Shifting Technologies of Reflection

Intergenerational Relationships and the Entanglements of Field and Home


  • Amy L. Allocco Elon University



ethnography, fieldwork, Tamil Nadu, India, relationships, mentoring, home, field


This article focuses on the intergenerational gifts and relationships that have structured my experience of the flows between home and the field in order to highlight the deeply intersubjective and relational aspects of fieldwork. It considers the shifting technologies of reflection—the diverse forms of field-writing that I produced at different stages as intertextual mediations of my fieldworlds—present in an archive chronicling twenty-five years of study and fieldwork in South India. Excavating this archive—which includes traditional fieldnotes, handwritten letters, creative essays, emails, voice memos and visual fieldnotes—has sharpened my awareness of the value of analyzing fieldwork experiences longitudinally and offers rich glimpses of everyday religion and gendered social relations. These materials underscore the interpenetrations of home and field, life and death, and self and other and prompt me to reaffirm my commitment to centering the crucial relationships that develop in these contexts in my scholarship, teaching and mentoring.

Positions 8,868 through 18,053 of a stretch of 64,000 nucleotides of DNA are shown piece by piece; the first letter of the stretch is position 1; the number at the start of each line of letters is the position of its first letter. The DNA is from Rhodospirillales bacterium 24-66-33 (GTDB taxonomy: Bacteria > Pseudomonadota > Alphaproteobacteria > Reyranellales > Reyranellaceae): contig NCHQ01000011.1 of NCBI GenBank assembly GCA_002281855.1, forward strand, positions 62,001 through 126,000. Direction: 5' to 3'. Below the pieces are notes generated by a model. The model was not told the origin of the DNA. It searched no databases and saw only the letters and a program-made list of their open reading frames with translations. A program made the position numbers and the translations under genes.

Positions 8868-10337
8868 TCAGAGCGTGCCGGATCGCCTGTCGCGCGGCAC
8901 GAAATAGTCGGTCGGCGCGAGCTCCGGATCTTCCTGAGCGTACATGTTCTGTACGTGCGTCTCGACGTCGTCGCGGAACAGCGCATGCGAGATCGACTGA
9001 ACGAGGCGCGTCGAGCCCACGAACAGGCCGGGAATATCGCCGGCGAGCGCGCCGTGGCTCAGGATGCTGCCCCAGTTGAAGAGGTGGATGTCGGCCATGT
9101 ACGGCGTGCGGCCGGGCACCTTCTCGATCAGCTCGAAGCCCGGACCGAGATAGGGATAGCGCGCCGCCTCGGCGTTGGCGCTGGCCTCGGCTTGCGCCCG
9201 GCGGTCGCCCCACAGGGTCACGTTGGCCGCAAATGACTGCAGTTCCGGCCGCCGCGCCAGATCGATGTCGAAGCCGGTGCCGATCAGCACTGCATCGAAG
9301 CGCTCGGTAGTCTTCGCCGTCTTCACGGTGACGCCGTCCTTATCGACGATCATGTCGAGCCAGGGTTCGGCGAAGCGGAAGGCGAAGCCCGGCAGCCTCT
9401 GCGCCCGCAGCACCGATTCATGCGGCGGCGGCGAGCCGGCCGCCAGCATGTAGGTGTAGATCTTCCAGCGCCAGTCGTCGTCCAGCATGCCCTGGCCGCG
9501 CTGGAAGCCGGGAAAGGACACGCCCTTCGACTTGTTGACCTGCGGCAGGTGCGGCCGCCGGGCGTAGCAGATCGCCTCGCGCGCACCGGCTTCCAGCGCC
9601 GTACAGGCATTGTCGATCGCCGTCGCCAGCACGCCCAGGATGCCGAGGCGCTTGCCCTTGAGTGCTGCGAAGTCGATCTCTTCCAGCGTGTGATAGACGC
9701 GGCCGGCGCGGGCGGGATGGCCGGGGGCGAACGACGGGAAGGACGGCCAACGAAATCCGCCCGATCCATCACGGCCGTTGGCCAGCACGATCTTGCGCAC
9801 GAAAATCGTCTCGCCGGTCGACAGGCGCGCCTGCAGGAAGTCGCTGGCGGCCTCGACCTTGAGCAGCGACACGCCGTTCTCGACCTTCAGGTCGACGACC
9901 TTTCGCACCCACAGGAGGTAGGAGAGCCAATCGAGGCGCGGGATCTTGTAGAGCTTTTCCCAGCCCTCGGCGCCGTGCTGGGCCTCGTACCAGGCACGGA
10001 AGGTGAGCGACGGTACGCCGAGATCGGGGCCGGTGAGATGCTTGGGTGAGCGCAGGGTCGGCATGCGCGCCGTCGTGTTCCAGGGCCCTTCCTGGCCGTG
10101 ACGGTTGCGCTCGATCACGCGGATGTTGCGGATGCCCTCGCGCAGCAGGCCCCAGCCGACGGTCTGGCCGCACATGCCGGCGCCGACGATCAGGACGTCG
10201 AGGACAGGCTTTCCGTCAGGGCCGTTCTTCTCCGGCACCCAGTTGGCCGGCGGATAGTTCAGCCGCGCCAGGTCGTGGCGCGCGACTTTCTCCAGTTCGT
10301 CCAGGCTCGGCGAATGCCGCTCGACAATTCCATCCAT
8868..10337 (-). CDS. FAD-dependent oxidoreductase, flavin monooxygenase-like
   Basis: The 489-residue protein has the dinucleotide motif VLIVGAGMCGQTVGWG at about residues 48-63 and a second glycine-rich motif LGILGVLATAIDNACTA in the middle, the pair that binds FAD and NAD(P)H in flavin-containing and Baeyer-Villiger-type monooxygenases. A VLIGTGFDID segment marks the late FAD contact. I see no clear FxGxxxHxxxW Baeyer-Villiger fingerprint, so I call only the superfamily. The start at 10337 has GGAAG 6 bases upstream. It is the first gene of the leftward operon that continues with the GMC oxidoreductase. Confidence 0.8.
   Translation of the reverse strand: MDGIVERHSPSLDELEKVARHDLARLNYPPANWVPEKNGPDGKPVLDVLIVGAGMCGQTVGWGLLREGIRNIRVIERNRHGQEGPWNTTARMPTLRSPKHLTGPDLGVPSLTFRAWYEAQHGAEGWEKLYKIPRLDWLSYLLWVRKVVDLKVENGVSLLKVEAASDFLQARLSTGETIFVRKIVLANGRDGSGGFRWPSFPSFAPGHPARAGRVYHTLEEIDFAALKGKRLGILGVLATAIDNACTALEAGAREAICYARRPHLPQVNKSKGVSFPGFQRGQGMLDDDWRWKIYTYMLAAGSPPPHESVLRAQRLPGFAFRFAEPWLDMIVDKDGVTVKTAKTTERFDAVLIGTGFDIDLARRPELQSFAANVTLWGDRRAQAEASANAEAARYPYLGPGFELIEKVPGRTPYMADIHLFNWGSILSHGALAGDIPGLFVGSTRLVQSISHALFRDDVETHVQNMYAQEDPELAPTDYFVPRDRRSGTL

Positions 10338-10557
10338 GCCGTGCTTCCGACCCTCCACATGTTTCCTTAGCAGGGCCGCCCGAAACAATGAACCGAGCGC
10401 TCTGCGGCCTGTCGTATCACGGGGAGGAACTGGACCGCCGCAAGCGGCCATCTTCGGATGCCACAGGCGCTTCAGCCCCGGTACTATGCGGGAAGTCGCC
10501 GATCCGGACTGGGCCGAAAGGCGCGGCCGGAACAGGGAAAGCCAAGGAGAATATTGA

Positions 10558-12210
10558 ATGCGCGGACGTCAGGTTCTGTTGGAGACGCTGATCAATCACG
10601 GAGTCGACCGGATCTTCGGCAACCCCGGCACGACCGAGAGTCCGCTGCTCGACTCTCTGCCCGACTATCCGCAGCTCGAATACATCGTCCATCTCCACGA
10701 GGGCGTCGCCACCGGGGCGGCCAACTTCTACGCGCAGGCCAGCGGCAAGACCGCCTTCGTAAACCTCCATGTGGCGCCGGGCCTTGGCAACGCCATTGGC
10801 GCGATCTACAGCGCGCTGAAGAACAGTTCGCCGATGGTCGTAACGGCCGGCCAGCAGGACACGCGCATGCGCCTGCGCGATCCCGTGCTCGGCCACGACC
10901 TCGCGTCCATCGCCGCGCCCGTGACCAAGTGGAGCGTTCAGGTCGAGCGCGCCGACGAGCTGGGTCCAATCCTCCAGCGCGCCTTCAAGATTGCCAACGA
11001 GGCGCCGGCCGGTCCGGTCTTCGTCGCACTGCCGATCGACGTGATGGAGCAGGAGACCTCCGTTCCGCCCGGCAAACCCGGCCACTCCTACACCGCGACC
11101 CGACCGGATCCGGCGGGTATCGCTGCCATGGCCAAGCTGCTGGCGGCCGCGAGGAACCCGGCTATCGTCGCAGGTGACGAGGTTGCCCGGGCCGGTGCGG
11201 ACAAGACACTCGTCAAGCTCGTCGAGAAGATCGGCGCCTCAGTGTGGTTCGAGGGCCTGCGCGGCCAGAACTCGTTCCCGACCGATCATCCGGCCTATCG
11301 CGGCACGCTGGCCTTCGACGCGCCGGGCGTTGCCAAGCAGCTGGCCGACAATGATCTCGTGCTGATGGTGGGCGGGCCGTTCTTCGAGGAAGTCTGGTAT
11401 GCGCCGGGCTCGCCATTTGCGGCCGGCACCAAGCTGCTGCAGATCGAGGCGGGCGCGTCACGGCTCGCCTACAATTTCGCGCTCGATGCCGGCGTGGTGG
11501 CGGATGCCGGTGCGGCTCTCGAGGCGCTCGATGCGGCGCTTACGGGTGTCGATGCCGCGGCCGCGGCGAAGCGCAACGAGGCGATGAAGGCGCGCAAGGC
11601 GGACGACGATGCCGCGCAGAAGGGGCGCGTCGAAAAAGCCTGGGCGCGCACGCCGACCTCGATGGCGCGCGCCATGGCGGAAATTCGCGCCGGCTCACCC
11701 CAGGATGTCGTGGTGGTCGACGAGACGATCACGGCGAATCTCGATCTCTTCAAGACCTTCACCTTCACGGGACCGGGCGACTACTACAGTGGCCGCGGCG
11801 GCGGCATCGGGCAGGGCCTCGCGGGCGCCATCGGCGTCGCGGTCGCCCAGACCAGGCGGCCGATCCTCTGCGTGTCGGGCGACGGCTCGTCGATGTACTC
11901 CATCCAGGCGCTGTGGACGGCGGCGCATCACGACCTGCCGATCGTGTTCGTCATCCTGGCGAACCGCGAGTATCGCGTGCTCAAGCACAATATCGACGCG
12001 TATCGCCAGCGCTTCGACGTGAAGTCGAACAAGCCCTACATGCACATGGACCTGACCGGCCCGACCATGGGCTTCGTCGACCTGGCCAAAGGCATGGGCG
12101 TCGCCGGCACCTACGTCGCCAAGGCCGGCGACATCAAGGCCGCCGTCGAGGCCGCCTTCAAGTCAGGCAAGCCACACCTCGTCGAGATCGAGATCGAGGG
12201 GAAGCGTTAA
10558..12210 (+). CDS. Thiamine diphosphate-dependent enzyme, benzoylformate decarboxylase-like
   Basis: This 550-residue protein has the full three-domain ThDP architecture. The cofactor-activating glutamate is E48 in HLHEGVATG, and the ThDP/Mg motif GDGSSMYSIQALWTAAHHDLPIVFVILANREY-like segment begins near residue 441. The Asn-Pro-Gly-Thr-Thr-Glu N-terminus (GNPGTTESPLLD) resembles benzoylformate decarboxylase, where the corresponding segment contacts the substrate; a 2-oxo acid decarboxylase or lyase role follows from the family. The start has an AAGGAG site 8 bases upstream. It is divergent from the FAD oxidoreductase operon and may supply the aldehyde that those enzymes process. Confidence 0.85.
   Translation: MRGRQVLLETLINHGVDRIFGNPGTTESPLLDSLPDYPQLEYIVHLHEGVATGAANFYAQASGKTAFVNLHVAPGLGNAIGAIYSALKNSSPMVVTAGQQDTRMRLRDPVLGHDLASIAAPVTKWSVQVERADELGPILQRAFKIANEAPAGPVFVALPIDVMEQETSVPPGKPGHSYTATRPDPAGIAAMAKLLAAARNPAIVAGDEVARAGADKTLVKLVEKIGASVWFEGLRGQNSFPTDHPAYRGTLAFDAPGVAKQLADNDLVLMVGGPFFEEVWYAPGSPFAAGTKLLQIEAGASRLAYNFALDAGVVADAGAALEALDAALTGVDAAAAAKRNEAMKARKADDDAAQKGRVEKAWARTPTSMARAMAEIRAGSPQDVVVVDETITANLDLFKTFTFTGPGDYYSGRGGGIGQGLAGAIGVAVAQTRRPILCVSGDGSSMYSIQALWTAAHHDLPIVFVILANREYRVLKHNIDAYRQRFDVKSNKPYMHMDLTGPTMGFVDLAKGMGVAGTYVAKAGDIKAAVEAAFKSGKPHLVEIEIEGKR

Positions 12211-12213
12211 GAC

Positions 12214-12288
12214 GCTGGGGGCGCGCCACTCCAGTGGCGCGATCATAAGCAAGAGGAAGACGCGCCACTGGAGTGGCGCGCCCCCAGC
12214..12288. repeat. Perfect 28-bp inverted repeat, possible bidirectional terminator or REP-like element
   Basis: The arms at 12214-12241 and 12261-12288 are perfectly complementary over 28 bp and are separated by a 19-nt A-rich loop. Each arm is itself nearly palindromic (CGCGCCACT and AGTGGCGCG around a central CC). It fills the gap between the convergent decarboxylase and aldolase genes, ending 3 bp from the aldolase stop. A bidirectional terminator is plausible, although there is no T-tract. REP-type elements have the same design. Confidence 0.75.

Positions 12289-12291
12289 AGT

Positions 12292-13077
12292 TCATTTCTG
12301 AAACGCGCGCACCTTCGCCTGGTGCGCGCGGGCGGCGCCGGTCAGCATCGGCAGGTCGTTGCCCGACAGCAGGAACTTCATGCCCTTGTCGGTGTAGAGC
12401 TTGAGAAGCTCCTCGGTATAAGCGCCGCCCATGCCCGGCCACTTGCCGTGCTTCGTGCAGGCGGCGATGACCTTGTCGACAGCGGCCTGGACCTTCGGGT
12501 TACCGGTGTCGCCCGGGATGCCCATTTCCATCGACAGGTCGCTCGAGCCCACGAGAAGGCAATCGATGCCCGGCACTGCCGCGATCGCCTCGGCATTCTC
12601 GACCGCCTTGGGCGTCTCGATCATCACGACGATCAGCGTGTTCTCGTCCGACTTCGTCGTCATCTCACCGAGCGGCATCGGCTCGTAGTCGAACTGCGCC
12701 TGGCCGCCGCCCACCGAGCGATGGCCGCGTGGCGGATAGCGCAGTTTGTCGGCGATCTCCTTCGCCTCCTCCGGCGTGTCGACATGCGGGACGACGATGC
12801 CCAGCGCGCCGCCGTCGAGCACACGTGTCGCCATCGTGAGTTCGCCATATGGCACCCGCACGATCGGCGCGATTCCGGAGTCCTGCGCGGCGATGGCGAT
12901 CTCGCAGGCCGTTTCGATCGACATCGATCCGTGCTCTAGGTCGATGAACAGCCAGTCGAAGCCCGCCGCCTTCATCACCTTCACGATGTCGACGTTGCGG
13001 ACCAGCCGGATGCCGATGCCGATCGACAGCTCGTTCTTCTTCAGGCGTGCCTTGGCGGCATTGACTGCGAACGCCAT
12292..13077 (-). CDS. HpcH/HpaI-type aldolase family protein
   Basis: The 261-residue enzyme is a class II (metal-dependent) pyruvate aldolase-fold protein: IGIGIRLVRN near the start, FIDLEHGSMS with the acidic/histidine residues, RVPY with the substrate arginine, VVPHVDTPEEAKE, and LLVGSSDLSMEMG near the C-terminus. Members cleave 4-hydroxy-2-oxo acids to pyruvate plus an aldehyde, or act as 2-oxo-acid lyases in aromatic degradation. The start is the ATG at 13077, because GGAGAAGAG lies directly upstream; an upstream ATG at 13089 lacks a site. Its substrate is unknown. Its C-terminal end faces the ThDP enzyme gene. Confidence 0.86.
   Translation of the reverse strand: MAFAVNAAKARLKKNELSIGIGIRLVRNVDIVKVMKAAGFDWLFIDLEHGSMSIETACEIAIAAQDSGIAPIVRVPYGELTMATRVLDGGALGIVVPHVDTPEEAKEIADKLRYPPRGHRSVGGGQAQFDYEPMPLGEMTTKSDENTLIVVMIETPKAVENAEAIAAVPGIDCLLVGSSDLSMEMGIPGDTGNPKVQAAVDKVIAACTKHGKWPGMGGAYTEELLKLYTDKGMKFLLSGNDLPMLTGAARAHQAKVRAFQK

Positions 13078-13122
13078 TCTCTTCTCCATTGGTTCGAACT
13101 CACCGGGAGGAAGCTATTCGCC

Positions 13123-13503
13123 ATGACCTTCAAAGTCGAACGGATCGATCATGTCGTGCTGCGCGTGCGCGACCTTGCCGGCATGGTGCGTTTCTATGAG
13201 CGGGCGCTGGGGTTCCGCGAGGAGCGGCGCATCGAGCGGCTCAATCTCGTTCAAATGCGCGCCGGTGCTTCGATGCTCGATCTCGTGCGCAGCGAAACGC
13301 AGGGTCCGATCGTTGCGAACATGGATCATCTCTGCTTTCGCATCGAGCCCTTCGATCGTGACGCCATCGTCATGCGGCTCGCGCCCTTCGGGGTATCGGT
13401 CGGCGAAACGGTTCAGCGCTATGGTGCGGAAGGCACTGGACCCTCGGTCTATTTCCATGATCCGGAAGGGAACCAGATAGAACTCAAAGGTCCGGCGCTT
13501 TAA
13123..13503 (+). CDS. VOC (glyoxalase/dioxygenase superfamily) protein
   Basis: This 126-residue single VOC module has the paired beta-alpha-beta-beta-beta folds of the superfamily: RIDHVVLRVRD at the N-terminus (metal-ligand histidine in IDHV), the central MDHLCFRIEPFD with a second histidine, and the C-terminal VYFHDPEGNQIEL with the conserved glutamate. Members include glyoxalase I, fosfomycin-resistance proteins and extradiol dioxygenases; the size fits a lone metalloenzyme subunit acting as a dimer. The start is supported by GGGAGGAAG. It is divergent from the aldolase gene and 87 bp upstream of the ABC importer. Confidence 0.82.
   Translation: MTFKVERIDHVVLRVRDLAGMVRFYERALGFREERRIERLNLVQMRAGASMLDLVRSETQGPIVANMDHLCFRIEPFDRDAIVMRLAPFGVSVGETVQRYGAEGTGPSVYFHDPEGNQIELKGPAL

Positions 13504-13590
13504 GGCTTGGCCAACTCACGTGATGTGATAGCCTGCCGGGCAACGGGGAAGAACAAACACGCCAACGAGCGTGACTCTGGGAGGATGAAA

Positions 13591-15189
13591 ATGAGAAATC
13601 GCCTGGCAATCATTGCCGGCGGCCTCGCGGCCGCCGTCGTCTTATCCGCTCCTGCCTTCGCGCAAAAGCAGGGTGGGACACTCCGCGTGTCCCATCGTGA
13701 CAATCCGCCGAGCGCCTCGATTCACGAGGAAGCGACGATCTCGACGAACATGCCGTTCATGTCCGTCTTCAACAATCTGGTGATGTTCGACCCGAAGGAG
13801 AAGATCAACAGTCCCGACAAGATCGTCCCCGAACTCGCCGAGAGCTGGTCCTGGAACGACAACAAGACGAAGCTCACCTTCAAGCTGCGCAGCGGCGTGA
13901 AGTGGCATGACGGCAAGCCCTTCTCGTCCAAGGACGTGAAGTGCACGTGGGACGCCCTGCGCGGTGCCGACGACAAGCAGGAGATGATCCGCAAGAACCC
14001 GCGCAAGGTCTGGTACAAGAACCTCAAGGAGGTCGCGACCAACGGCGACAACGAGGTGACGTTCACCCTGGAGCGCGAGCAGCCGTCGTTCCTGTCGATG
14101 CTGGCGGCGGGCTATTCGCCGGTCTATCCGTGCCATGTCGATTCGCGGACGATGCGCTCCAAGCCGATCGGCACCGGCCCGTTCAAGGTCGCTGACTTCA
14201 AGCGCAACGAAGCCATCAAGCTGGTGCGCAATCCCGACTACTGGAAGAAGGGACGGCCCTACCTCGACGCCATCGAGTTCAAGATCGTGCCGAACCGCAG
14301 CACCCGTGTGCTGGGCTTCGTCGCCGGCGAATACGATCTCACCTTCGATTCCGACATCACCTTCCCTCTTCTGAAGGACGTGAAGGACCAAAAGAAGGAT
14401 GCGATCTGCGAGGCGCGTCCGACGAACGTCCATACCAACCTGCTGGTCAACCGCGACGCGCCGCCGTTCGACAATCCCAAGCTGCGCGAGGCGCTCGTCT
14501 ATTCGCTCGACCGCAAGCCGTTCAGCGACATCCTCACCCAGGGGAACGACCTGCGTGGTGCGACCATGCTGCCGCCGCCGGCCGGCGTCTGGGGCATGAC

Download data is not yet available.

Author Biography

Amy L. Allocco, Elon University

Amy L. Allocco is an ethnographer whose research focuses on vernacular Hinduism, especially contemporary ritual traditions and women’s religious practices in the South Indian state of Tamil Nadu, where she has been studying and conducting fieldwork for twenty-five years. She has published on snake goddess traditions, the narrative strategies of a female Hindu healer, and ritual innovation. Allocco’s current project, “Domesticating the Dead: Invitation and Installation Rituals in Tamil South India”, delineates the repertoire of ritual relationships that Hindus maintain with their dead kin and analyzes the ceremonies to honor deceased relatives called pūvāt˙ aikkāri (“the woman wearing flowers”).


Abu-Lughod, Lila 1993 Writing Women’s Worlds: Bedouin Stories. Berkeley: University of California Press.

Allocco, Amy L. 2009 Snakes, Goddesses, and Anthills: Modern Challenges and Women’s Ritual Responses in Contemporary South India. PhD dissertation. Atlanta, GA: Emory University.